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The word “engagement” has generated quite a buzz over the past several years. It seems everyone is worried about their customers’ level of engagement and what it takes to keep those levels high, but what exactly is it and how do you best measure it?
Put simply, customer engagement is the relationship you create that fosters brand loyalty and it happens by delivering connected, aligned experiences to your customers instead of one-off transactions. It is also usually a strong indicator of how happy your customers are with your product or services and ultimately how likely they are to stick with you. Disengaged customers on the other hand are likely not going to stick around for the long haul. As such, you must be able to keep a pulse on customer engagement across a number of factors quickly and easily.
So what metrics can you put into place to accurately assess engagement? Based on my nearly 25-year career in B2B software sales and marketing, these are the five most important factors metrics and why they matter most.
Related: 6 Marketing Metrics Every Business Should Track
A customer’s engagement with your company and brand is rarely going to be higher than at the beginning of their tenure with you. Your product or service benefits are fresh in the customer’s mind, and it’s up to you to make the most of that enthusiasm the best that you can. This is especially true if your product or service offering is lesser known; larger brands with established reputations enjoy the benefit of legacy marketing efforts that make customers less likely to abandon them when frustrated. If you’re not a well-known brand, that first week is even more important.
Something that can help with first-week engagement is literally showing your customers their onboarding process — guiding, tracking and displaying the progress they’re making to get them up and running. If they can visualize where they are in their own journey, they’re more likely to stay engaged and thus, more likely to stick with you.
While there may be bumps in the road during onboarding, the key is to be ready to help with reliable customer support when they reach out. Things like chatbots, onboarding “how-to” videos and FAQs can be helpful here, but nothing is going to replace one-to-one interaction with a dedicated onboarding specialist or support team member. Show your customer they’re valuable right off the bat by providing dedicated support.
Net Promoter Score (NPS)
Are your customers happy enough to recommend you to their friends? If your customers aren’t likely to recommend you, you have a big problem. That’s why measuring NPS is critical.
When your customers are surveyed, they’re almost certainly being asked on a scale of 1 to 10 how likely they are to recommend your company/product — and the hope is that your most engaged, happiest customers will help spread the word about you. Those who score 0 to 6 are called “detractors,” 7-8 are called “passives” and 9-10 are engaged, happy customers — your “promoters.”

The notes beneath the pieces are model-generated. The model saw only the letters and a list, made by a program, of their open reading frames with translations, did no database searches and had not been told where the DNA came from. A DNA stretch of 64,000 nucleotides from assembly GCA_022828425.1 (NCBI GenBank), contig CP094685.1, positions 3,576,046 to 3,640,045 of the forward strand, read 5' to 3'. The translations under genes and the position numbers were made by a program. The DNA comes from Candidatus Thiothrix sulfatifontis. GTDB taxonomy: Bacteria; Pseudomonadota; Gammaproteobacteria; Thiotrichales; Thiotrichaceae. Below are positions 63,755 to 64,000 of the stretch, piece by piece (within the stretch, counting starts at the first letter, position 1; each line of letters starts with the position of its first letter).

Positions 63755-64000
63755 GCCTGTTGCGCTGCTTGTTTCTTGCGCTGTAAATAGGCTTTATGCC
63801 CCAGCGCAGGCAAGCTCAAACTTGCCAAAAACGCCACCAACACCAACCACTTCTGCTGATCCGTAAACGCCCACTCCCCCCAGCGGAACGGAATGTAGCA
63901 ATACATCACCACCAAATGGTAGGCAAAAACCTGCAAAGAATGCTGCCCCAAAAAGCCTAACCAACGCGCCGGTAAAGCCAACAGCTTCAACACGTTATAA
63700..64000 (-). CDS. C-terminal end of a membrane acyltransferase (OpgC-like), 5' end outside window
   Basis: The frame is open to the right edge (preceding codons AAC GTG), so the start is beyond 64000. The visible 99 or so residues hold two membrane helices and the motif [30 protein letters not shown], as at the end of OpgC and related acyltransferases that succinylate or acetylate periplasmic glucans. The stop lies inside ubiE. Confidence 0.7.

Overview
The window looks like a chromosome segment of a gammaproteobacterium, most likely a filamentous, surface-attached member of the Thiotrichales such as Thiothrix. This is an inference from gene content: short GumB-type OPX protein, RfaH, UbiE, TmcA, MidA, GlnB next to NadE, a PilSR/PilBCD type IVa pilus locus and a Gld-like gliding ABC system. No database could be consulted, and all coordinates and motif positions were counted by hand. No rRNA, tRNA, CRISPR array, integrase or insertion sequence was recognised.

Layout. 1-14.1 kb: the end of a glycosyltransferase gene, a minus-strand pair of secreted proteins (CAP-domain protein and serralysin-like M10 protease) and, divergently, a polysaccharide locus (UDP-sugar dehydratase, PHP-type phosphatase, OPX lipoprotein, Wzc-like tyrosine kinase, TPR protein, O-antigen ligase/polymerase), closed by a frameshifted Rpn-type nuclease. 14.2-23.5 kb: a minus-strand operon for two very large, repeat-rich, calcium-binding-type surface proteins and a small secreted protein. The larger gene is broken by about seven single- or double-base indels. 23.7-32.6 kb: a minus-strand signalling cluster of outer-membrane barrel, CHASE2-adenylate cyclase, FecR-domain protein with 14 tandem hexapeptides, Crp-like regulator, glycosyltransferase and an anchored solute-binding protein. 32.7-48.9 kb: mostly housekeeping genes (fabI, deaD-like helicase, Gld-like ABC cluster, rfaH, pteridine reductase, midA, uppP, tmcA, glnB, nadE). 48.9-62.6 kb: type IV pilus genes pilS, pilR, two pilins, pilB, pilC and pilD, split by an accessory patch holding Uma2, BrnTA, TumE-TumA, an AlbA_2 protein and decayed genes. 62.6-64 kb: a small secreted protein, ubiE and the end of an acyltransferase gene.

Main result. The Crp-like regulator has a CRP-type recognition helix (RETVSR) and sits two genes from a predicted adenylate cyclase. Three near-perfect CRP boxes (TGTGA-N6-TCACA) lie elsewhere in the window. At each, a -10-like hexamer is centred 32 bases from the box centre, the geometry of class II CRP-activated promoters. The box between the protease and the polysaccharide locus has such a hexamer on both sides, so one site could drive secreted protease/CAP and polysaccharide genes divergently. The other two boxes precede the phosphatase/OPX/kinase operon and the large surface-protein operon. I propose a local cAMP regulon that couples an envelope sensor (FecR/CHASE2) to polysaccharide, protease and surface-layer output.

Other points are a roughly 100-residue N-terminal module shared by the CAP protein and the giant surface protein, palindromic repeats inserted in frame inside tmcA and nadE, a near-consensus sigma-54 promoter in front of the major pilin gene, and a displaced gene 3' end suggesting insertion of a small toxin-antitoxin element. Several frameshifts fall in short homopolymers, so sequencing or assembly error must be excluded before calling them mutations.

Your NPS = promoter percentage – detractor percentage. Generally speaking, a great way to track your brand health (and predict revenue) is from NPS.
Related: Redefining Customer Engagement in a World Where Data Privacy Reigns
Customer satisfaction (CSAT)
One step simpler than the NPS is a CSAT score, which is often measured in a quick 1 to 5 star or emoji rating, and it’s something all companies can benefit from. These fast check-ins are easy for customers to execute quickly (they’re literally just one question) and help brands measure engagement. It might help to think of NPS as tracking customer loyalty, while CSAT tracks customer satisfaction — and both are important.
Smaller businesses and startups must measure CSAT as they keep a pulse on how well their new-to-market solutions are working, while bigger brands need the metrics when rolling out upgrades to their platforms.
User activity metrics
One of the most important metrics you can keep tabs on is user activity metrics — daily and monthly active users (DAUs and MAUs) — because they show you how engaging your product is and how often customers are using different aspects of your product. If customers don’t use your product or its key features that drive value, it isn’t “sticky,” and that’s a bad sign. The last thing you want is a surge of sign-ons followed by your product sitting idly unused; your customers won’t be your customers for long.
These metrics are important for all companies, from tiny startups to tech behemoths. Small to medium-sized companies can benefit from this metric by acknowledging marketing strategy milestones, and MAUs are important for large companies to maximize their market share for ever-important bottom-line profitability. But it doesn’t stop there — DAUs and MAUs don’t just indicate market share. MAUs are your benchmarks, DAUs are your indicators, and if you see a big difference between the two, something could be going wrong.
Related: Customer Experience Is Gaining Traction. But Are We Measuring It The Right Way?
We mentioned above that DAUs and MAUs can show how “sticky” your offering is — but what does this mean? This very important metric shows how engaged and happy your customers are with your product/service based on how often they come back to it. It’s an easy and effective way to see how likely they are to “stick” with you and all you need is a simple formula: DAU/ MAU = Stickiness.
You may see businesses use churn rate as an alternative measure for stickiness, but once a customer is gone, they’re gone; using DAU and MAU allows for a more proactive approach in combating issues while your customers are still your customers.
Engagement isn’t just an industry buzzword that you can ignore. If you care about retaining your customers, you care about engagement and you should care about measuring it. With the right metrics and tools, you can be sure your customers will stick with you for the long haul.